How come the wolf evaded the hunters shiny rifle the night before? After talking with a British wolf tracker, Troy Bennett, who used to be a goat shepherd in the Mercantor region in the hills behind Nice, he told me that the wolf would have smelt the farmer literally a mile away and would have taken an alternative route as to avoid the farmer. When Troy is wolf tracking, he doesn’t wash for three weeks and leaves his clothes in a goat barn for the same amount of time to get rid of those men, chemically smells that we find in our soaps, shampoos, shower gels and other washing products.

There are methods that farmers can use, with the unwanted arrival of the wolf, in the Verdon area. Talking with Julie and Ben, a young couple, at an organic goat farm in Moustiers Sainte-Marie, le Ferme des Fabrigoules, situated at the doors of the Gorges du Verdon. They have seen a wolf on their farm and they tell me they have erected high fences around their farm that the wolf cannot jump or bury under. They accept that the wolf is back on the radar and have put measures in place to protect their flocks.

To my surprise, I thought that the Parc du Verdon would have been welcoming to the wolf, considering their positive conservation approach to the vultures for example, but I was to learn otherwise. I have put together a wolf tracking supported holiday for our holiday makers for March 2017, which will be led by Troy, mentioned above. When putting the program together for this holiday I spoke with someone suggesting the Parc du Verdon could work with Go Provence on this project. The person told me that this was a bad idea as one of the presidents of the park is also a mayor of a nearby village that is within the park’s boundaries. If the park was seen to be sympathetic in any way to the wolf this could actually affect this persons position in his village where he is mayor and he may lose votes, as a lot of his voters are farmers. It is a shame that the wolf, and the education on issues concerning the wolf to the local people of the Verdon, have to suffer, because somebody working for the park has a power agenda which compromises the integrity of the Park, as well as compromising the ecosystem of the Verdon area.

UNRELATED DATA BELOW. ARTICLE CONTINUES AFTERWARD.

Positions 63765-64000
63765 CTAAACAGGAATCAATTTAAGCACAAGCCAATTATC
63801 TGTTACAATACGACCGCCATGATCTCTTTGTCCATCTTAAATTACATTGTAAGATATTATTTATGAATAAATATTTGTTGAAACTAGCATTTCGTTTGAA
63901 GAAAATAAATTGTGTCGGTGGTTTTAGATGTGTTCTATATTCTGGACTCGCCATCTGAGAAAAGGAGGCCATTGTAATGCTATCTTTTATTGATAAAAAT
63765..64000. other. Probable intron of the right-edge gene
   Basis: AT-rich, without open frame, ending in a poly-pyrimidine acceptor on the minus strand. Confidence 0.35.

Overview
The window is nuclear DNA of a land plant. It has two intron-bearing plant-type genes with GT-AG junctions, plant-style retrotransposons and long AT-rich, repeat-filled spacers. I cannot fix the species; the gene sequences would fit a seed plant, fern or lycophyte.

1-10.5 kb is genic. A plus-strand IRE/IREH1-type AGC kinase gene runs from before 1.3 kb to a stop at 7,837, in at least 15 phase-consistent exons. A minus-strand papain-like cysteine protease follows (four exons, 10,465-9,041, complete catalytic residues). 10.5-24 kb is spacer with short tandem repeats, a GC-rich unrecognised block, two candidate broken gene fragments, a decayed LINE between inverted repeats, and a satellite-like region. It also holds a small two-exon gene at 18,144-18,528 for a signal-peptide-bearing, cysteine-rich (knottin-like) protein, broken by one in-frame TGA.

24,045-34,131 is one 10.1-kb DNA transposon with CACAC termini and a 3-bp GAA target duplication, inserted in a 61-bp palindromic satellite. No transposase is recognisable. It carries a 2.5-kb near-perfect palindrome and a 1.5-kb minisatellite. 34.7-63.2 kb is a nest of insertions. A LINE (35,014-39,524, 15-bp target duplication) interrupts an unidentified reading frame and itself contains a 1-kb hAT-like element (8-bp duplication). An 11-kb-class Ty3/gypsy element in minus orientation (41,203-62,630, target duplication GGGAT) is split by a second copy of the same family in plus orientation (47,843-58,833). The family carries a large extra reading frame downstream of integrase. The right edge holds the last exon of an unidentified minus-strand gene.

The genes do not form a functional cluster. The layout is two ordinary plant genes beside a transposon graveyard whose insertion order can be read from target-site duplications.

The Gorges du Verdon is a great habitat for much flora and fauna. If you would like to find out more about what you can see in the Gorges du Verdon, there are two books I would highly recommend.
Both books are in French and have yet to be translated into English.

One is a hiking book made specifically for the Gorges du Verdon. In it there are 15 walks, and each walk has dedicated text and photos to what kind of nature you may see during your walk. It is called ‘Balades nature dans le parc naturel régional du verdon’ (Nature Walks in the National Verdon Park) published by Dakota Editions.

The other is a beautiful photography book by David Allemand. The book feature many fine art photographs of the gorge and it’s wildlife. The book is called ‘Verdon autre Visages’ (The Verdon’s other Faces). This book is available on David’s website.